Wednesday, February 26, 2014

Arizona Governor Vetoes SB 1062; Far Right Vents Anger on Twitter

CNN reports that Arizona Gov. Jan Brewer vetoed the controversial SB 1062 bill. "The bill is broadly worded and could result in unintended and negative consequences," she explained in a press conference statement, adding "Religious liberty is a core American and Arizona value, so is non-discrimination."

A brief tour of Twitter revealed that far right voices are unhappy with her decision.

"God Loves Uganda" and the American Religious Right

In the wake of Ugandan President Yoweri Museveni signing a draconian anti-gay bill into law, I'd like to remind readers to check out the documentary God Loves Uganda. The film discusses the role of American Religious Right figures in fomenting homophobia in Uganda.

In this clip, Rev. Kapya Kaoma talks about anti-gay American preachers in Uganda, including Scott Lively's presentation at a 2009 anti-gay conference in Kampala.

Tuesday, February 25, 2014

Commentary Tidbits

Redemption Pictures: Perhaps Love Bakes a Cake

Verdict: Sex Assaults at Evangelical Colleges, the United Nations, and the Vatican

Defeating the Dragons: Pensacola Christian College and sexual abuse victims

Ms. Magazine: I Wish the Pope Would Step Up

Political Research Associates: The Adoption Crunch, the Christian Right, and the Challenge to Indian Sovereignty

America Magazine: When the Law Is a Crime

GLAAD: Life imprisonment for being LGBT is the law in Uganda now

Deuche Welle: A Blow to Human Rights

News Tidbits

New York Times: In the DeMint Era at Heritage, a Shift From Policy to Politics

Huffington Post: Virginia Republican Says A Pregnant Woman Is Just A 'Host,' Though 'Some Refer To Them As Mothers'

Detroit Free Press: Michigan pastors speak out against gay marriage on eve of lesbian adoption trial

Windy City Media Group: 'Conversion therapy' ban proposed for Illinois

Ugandan Anti-Gay Bill Signed into Law

After years of delays and inscrutable zig-zagging on the part of Uganda's president, Uganda's anti-gay bill is now law. CNN reports that Ugandan President Yoweri Museveni has signed into law a draconian bill that mandates prison time for those who perform outreach to gays and lesbians, as well as life in prison for some same-sex intimate acts.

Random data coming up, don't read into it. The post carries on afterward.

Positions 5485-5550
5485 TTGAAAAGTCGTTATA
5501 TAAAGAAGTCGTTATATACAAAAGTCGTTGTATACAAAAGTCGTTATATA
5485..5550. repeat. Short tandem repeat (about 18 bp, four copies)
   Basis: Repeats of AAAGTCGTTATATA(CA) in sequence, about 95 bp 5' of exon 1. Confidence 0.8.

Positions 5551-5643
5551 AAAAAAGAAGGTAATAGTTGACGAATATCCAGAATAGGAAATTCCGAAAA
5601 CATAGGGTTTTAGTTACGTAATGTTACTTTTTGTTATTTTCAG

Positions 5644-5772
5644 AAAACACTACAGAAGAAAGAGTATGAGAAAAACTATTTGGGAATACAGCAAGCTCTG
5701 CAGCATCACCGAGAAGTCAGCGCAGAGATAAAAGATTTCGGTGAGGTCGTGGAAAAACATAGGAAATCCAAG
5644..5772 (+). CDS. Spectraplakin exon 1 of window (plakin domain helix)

After signing the bill into law, Museveni was defiant. In an interview with CNN's Zain Verjee, Museveni called gays "disgusting", arguing that he'd seen insufficient evidence that homosexuality was inborn. In a transcript of his February 24th speech posted at the Daily Monitor, Museveni demonized gays as predators heralding from the "arrogant" west.
"It seems the topic of homosexuals was provoked by the arrogant and careless Western groups that are fond of coming into our schools and recruiting young children into homosexuality and lesbianism, just as they carelessly handle other issues concerning Africa." 
Museveni's speech was littered with bizarre claims about the origins of sexual orientation and the supposed dangers of oral sex. He accused the west of imposing its pro-gay values on his land, ignoring ways that American anti-gay activists have exported homophobia to Africa.
"Are we interested in seeing your sexual acts – we the Public? I am not able to understand the logic of the Western Culture. However, we Africans always keep our opinions to ourselves and never seek to impose our point of view on the others. If only they could let us alone."
The global reaction was swift. The White House, Amnesty International, Human Rights Watch, the International Gay & Lesbian Human Rights Commission, Human Dignity Trust, UN Secretary-General Ban Ki-Moon, UN High Commissioner for Human Rights Navi Pillay, and South African cleric Desmond Tutu condemned the new law as discriminatory and backwards.

I fear that the worst is yet to come for Uganda. LGBTQ Ugandans, already under siege in a country that criminalizes homosexuality, will now be at risk for long, unjust imprisonment.  The new law and the rhetoric coming from Ugandan leaders may embolden homophobes, putting LGBTQ people at risk of further violence and persecution.

It is vital to remember that the anti-gay law was introduced as American Religious Right figures promoted homophobia in Uganda. Scott Lively, Exodus International board member Don Schmierer, and other American Religious Right were among the speakers at a 2009 anti-gay conference in Kampala. Lou Engle of TheCall preached at TheCall Uganda rally in 2010, earning him criticism from LGBTQ rights groups. While the American Religious Right is not exclusively to blame for homophobia in Uganda, its anti-gay propaganda did not help the situation.